Value streams can be high level for executive presentation, or very detailed to enable planning, as shown in Figures 4 and 5 of the whitepaper. A value stream is composed of value stages, each of which delivers some item of value to the external stakeholder (customer) and internal participating stakeholders. Each stage is enabled by a set of digital capabilities. For example, the discover value stage is enabled by five digital capabilities: customer management, gamification, recommendation, autonomic conversations and promotion optimization.

In addition to the specifics of our interaction and value, this tells us that to implement this value stream and improve the customer’s omnichannel ecommerce experience, we will need to have all of the capabilities identified as “enabling capabilities” across all of the stages. To complete the plan and answer the questions above, measurement should be used. For example, measurements can include business value (net benefit that will be realized by the retail organization), level of effort (resources required to provide the required level of capability), functionality level (degree of readiness of a capability about required functionality), and performance heat map (degree of execution of a capability).

Measurement tables of digital capabilities are an easy way to understand and prioritize the effort required to meet the organizations strategic goals. Measurement tables can quickly compare which capabilities will provide the most value, require the most effort, have the biggest functionality gaps, or the best or worse performance. This information allows organizations to make trade offs, manage dependencies, set expectations, and prioritize the projects needed to implement our ecommerce strategy.

Understanding gaps

A different and complementary method of planning can be based on gap analysis. In this example, the retail organization is focused on curated merchandise lifecycle to optimize sales, inventory, supply chain and operations. An initiative is planned to support the strategy.

Gap analysis reports are an effective way to orient each initiative making up your roadmap. For example, the gap analysis report shown in Figure 7 of the whitepaper describes gaps associated with curated merchandise lifecycle management including product design and development, product assortment and product lifecycle management. Each gap includes its current state, a description of the gap item, the aimed future state, the action plan for achieving it, and the capabilities that will be addressed by that plan.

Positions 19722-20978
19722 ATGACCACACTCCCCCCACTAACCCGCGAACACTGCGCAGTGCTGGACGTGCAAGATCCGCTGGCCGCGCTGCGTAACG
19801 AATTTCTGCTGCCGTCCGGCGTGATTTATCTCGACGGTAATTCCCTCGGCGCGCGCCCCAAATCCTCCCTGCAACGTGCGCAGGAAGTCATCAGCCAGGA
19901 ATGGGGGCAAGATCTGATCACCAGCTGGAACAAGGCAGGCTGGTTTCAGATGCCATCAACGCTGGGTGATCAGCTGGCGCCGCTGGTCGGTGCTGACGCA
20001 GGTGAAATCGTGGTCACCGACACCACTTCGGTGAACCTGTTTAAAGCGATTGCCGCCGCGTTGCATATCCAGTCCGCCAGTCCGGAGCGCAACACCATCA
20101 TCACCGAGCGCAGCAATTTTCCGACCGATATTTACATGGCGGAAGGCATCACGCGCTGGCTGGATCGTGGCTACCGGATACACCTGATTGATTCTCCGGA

The use of heat maps and/or of gap analysis help organizations make the best decision on what to do, when, and how to structure initiatives that have the most impact on strategic goals, while avoiding redundancy, and maximizing synergies. However, different organizations have different approaches. One organization might be more customer focused and want to use one or several value streams as the starting point. Another organisation’s culture might be focused on gap analysis and architects may avoid the use of a value stream. In both cases, business architecture provides the details that allow for the best decisions to be taken to execute a business strategy.

Conclusion

Every year, more and more corporations are responding to the acceleration of innovation by significantly increasing their digital transformation investments. To increase the odds of success of their digital transformation initiatives, corporations need to make better, information-based decisions, faster. This requires a nimble and agile architecture and a new digital platform composed of digital capabilities, prioritized based on strategy, customer-driven value streams and new KPIs. Their modular roadmaps need to focus both on their current and future state and must allow for quick modification using appropriate exchangeable use cases. By planning and delivering digital transformation using new architectural views and implementing autonomic and very personalized communication methods with their customers and partners, today’s corporations can succeed or disrupt in their markets. Those that don’t will likely be among the 75 percent that used to be part of the S&P500.

Mike Rosen is Research Vice President for Strategic Architecture at IDC, providing research and advice to CIOs, IT executives, and architects on using architecture for digital transformation and improved decision making. He is also a Founding Member and VP of the Business Architecture Guild.